Writing Women – What Male Writers Should Keep In Mind When Creating Female Characters

This is a guest post by Rachael Cooper of Jericho Writers.

For centuries, women have had the opportunity to read about the world from a man’s perspective. This often gives us an insight into the male psyche and therefore, a way into writing believable male characters. There is an absence, or indeed a limited field of, female writing throughout history. So, it can be more problematic for male writers to capture their female characters in prose.

Let’s admit it; women can be an enigma, and literature is littered with common misconceptions. So, let’s delve into the world of writing women and think about how to write real women.

1. We’re 51% of the population

There are far fewer female characters in Literature than males, but in reality, we are 51% of the population. By that token, we should be represented within the literature as such. Female characters should appear at all levels of a text, from major characters to minor roles and to those that simply wander in and out of your writing incidentally.

In many works of literature, women are vastly under-represented – for example, in the Lord of the Rings only 19% of the characters are female, and in the Name of the Rose, there isn’t a single female named character in a cast of dozens. In The Eagle has landed, out of twelve named characters, only two are female.


We are 51% of the population and should be represented as such within Literature.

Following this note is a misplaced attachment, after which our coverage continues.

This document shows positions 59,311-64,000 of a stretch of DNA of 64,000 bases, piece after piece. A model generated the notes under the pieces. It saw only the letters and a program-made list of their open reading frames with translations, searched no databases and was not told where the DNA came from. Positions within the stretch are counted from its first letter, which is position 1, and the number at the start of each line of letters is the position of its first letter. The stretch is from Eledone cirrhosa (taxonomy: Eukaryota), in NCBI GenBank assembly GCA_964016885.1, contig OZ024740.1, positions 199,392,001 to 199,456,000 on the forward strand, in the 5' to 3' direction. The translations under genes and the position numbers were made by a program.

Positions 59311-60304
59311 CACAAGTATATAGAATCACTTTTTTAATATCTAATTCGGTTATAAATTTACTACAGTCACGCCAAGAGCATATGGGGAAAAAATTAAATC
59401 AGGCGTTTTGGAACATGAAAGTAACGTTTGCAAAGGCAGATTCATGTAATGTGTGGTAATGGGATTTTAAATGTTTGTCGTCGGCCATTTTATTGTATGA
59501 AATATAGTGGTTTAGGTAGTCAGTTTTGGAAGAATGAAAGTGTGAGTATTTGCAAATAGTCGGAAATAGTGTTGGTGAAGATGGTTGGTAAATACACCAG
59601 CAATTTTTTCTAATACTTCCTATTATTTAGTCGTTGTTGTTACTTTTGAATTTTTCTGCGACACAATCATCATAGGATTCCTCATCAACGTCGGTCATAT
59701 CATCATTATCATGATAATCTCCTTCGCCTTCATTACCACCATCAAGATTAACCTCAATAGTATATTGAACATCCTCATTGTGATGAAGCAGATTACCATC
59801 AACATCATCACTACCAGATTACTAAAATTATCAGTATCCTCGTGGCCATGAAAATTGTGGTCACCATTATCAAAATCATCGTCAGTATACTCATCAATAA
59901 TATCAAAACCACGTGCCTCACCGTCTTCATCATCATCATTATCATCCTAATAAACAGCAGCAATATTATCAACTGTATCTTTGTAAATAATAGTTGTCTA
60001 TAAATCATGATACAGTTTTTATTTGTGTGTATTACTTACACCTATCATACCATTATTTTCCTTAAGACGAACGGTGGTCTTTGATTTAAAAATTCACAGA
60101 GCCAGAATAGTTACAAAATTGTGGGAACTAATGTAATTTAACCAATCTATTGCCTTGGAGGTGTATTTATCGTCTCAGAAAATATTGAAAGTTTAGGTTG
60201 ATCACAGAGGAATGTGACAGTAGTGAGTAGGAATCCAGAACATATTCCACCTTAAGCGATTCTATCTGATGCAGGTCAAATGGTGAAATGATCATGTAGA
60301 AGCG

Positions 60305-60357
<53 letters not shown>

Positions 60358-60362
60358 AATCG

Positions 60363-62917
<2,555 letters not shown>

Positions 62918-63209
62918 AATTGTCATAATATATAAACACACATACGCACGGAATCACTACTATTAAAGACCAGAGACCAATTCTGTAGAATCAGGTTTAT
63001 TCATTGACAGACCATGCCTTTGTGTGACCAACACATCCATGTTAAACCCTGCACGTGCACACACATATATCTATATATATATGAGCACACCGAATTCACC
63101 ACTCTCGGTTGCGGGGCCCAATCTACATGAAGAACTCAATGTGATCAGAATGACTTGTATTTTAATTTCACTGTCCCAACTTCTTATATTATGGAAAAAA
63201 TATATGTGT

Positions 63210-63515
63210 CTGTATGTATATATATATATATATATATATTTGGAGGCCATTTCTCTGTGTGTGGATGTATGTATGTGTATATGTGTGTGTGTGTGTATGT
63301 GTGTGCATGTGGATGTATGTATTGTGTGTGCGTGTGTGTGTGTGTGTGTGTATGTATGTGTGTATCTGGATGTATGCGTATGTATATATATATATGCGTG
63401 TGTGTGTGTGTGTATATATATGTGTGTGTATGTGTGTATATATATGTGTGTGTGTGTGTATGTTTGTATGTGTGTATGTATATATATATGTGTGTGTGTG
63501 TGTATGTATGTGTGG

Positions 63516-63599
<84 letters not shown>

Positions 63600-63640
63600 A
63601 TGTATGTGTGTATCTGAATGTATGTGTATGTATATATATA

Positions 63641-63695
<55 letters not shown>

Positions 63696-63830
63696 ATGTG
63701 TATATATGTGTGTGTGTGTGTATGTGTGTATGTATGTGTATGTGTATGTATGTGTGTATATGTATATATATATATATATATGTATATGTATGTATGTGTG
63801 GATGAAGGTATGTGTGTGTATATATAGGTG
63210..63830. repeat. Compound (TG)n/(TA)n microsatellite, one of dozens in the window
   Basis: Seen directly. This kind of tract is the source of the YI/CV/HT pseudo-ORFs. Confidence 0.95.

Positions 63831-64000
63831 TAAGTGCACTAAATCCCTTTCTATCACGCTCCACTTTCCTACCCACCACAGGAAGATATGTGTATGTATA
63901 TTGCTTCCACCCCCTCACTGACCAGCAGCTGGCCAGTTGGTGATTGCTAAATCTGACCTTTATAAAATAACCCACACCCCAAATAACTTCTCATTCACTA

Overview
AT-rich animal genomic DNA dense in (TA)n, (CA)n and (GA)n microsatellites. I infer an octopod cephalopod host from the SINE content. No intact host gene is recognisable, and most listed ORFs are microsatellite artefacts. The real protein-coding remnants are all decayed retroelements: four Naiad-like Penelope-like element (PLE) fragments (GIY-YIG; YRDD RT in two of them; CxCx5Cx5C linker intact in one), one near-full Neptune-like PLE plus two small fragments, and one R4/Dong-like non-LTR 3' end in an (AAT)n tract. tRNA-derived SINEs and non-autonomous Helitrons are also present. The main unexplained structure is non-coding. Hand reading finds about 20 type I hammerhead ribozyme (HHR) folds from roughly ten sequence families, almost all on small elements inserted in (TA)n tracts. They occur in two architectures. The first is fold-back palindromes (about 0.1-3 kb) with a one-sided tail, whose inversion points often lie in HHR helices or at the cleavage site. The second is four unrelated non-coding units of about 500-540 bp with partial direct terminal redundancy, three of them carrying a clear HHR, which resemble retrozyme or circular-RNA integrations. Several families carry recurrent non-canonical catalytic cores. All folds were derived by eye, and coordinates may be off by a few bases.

2. We aren’t two dimensional stereotypes.

It’s straightforward to reduce character traits down to several character archetypes. But no character, including women, should fit snugly into just one of these. If you find that your character does, then you might want to reassess some of their traits.

One way to eliminate the holy grail of stereotypes is to conduct the Bechdel test. Ask yourself these questions:

  • Are there two women?
  • Do they talk to each other?
  • About something other than a man?

If the answer is no, then you may need to address whether or not your female characters are interacting realistically. Margaret Attwood’s The Handmaid’s Tale and Naomi Alderman’s The Power both get this right, with an ensemble cast of women talking about everything but men.

Some revered literature falls short of achieving this. In some cases, this is simply because of an unrealistic lack of female representation; for example, in William Golding’s Lord of the Flies or Cormac McCarthy’s The Road. Other examples fail the Bechdel test because they create a cast of female stereotypes, spending much of their time discussing men. Examples include E. L. James’s Fifty Shades of Grey and, perhaps more disappointingly, F. Scott Fitzgerald’s The Great Gatsby.


Women don’t fit into archetypal character traits. We move fluidly between them. Make sure we discuss something other than our love lives.

3. We have complex desires, broken childhoods and dark thoughts

I’m sure that many men out there can vouch for this one. We’re complex souls, and the only way to ensure that the women you write are similar to those in the real world is to get to know your characters really well by looking carefully at your character development.

Some writers choose to craft a biography about their protagonists to delve into their past, ambitions, motivations, wants and needs. Others may choose to answer an extensive list of questions to get to the bottom of their character’s psyche.

Either of these strategies allows writers to consider the minutiae of their protagonist’s characteristics. What does your character do in conflict? Do they fight or flee? How do your characters appear to outsiders? What was your character’s childhood like?

If you confidently explore these sorts of ideas, then you will understand how your character will react in every situation that you throw at them. And you’ll know how others will respond to them before they’ve even met in your writing.

Remember: Understand your female characters in depth and consider their character development to ensure that they are real-world women.

4. We’re not picture perfect